Cambodia rescues half a tonne of smuggled tortoises, pythons
“The animals—102 elongated tortoises and 17 pythons—weighed a total of 570 kilos.
They were confiscated Monday afternoon from a cargo truck in Cambodia’s Kandal province, forestry official Y Sophy told AFP.
“They were being transported to Phnom Penh where they would then be smuggled to Vietnam,” he said, adding the creatures were scooped up from Cambodia’s Battambang province.
No arrests were made as the truck’s driver fled after being pulled over, the official said.”
Jon Stewart rescues runaway bull in NYC
“A bull escaped from a slaughterhouse in NYC and sought refuge on the campus green at York College in Queens. For some bulls, this might have just been a brief reprieve before heading back on the road to the slaughterhouse, but this lucky bull was rescued by Stewart and his wife and taken to their New Jersey animal sanctuary to live out the rest of his days.”
American bat epidemic jumps the Rockies
“White-nose syndrome (WNS) first appeared at a New York cave in February 2006, kicking off a historic epidemic that has stubbornly pushed west through the U.S. and Canada. It has obliterated bat populations along the way, with a nearly 100 percent mortality rate in some colonies. By February 2016, the disease had been confirmed at bat hibernacula in 27 U.S. states and five Canadian provinces.
But on March 11, hikers found a sick bat near North Bend in Washington state, about 30 miles east of Seattle. They took it to Progressive Animal Welfare Society (PAWS) in hopes it could recover, but the bat died two days later. It had visible symptoms of a skin infection common in bats with WNS, so PAWS submitted it for testing to the U.S. National Wildlife Health Center, which confirmed those suspicions.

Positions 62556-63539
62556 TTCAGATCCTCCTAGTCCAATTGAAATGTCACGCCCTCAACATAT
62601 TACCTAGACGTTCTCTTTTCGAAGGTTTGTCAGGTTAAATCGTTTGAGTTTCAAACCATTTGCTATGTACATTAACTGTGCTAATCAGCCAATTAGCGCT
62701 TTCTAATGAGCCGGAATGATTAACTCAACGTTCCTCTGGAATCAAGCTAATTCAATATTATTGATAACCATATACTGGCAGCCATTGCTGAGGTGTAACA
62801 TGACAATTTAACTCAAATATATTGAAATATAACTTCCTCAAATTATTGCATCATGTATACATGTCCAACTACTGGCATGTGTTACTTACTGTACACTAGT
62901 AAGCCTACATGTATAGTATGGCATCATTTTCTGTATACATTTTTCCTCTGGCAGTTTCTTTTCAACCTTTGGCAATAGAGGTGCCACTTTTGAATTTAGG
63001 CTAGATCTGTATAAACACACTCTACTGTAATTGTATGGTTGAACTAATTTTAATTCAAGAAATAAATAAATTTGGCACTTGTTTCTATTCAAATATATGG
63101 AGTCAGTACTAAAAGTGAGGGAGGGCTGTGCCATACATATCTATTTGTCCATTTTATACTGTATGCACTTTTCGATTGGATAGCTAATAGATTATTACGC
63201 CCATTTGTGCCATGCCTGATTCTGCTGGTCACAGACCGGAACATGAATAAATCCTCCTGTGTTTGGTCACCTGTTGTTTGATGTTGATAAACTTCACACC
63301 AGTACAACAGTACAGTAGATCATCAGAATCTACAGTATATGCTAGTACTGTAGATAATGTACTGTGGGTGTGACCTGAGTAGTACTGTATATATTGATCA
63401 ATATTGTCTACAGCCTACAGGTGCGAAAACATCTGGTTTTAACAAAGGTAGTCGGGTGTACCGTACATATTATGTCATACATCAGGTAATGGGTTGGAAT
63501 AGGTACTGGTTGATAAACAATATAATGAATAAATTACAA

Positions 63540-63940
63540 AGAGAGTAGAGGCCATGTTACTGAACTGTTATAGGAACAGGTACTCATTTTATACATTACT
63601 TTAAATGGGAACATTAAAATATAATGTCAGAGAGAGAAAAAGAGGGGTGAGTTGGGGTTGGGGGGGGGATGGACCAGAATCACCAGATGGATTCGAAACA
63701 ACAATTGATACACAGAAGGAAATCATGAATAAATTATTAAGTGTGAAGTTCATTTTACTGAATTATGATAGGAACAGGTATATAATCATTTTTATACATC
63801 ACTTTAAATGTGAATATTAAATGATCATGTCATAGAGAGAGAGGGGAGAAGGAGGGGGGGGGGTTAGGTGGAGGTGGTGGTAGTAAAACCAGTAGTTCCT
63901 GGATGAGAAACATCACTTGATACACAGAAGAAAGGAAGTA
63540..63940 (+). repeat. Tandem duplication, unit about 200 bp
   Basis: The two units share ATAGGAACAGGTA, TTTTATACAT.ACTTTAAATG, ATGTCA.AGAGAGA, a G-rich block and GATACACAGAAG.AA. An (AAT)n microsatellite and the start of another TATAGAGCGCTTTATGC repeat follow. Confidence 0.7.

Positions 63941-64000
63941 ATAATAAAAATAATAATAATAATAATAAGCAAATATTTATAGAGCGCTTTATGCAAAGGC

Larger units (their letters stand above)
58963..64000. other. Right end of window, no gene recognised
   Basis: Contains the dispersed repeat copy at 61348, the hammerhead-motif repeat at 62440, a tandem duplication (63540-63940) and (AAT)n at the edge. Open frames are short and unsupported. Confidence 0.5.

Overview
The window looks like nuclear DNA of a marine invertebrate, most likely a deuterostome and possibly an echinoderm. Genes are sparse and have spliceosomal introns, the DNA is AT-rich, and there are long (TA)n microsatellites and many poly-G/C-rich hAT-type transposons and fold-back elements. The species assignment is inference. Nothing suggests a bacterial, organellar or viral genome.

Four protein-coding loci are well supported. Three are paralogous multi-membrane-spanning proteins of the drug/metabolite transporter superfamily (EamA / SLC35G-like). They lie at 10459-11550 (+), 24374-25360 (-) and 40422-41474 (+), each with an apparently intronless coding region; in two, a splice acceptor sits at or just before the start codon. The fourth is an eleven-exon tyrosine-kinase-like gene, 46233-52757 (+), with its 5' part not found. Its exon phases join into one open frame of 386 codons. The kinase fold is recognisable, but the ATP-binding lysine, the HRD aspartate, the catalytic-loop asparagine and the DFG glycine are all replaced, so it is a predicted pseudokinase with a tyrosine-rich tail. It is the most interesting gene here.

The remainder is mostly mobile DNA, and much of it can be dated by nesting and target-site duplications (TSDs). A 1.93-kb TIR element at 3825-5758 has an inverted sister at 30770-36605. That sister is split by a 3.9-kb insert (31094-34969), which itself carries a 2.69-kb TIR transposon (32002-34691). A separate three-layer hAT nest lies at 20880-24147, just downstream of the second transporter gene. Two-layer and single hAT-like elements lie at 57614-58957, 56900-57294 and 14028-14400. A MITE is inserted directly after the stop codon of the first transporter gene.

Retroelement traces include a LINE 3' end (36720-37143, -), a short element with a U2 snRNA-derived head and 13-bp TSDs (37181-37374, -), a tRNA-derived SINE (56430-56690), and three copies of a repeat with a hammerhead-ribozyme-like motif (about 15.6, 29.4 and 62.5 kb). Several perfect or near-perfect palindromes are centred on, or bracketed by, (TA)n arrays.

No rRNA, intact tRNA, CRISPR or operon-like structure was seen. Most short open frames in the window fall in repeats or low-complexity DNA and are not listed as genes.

“We are extremely concerned about the confirmation of WNS in Washington state, about 1,300 miles from the previous westernmost detection of the fungus that causes the disease,” U.S. Fish and Wildlife Service (FWS) Director Dan Ashe says in a statement. Until now, the fungus’s western frontier had been in Nebraska.”
Green sea turtles are no longer endangered in Florida and Mexico
“Decades of conservation efforts have paid off for green sea turtles in Florida and Mexico. In the late 1970s, populations dwindled due to heavy commercial harvesting of turtle eggs and meat – but protection programs have helped numbers increase to the thousands. As a result of the population growth, the species has been elevated from ‘endangered’ to ‘threatened’ under the Endangered Species Act. Although the turtles will continue to be protected, they are no longer on the brink of extinction.”
Costa Rica’s ‘Land of the Strays’ is a canine paradise where nearly 1,000 dogs roam free
“Costa Rica offers more than just pristine beaches and stunning surf—the tropical country is also home to a dog and dog lovers’ paradise filled with nearly 1,000 happy and healthy dogs. Founded as a no-kill shelter and haven for strays, the volunteer-run Territorio de Zaguatas—the Land of the Strays—is located on the green pastures of Santa Bárbara in Costa Rica’s Heredia province. The sprawling free-range doggy heaven runs an active adoption program, but also invites curious visitors and dog lovers to come for a free hike and to play with the dogs.”
Tigers declared extinct in Cambodia
“Wild tigers have not been found in Cambodia since 2007, leading conservationists to declare the animals “functionally extinct.” The Cambodian government recently approved a $20 to $50 million Tiger Action Plan to try and save the majestic wild cats.”
Report reveals 11 million people and half of World Heritage sites are threatened by industry
“The World Wildlife Fund issued a new report that warns nearly half of all World Heritage sites are being threatened by industrial activity. Oil and gas exploration, mining, and logging (legal and otherwise) all endanger some of the world’s most beloved and natural locations, many of which are home to biodiverse animal kingdoms. WWF is calling on world leaders to respond by taking more aggressive action to protect natural sites from commercial development and corporate interests.”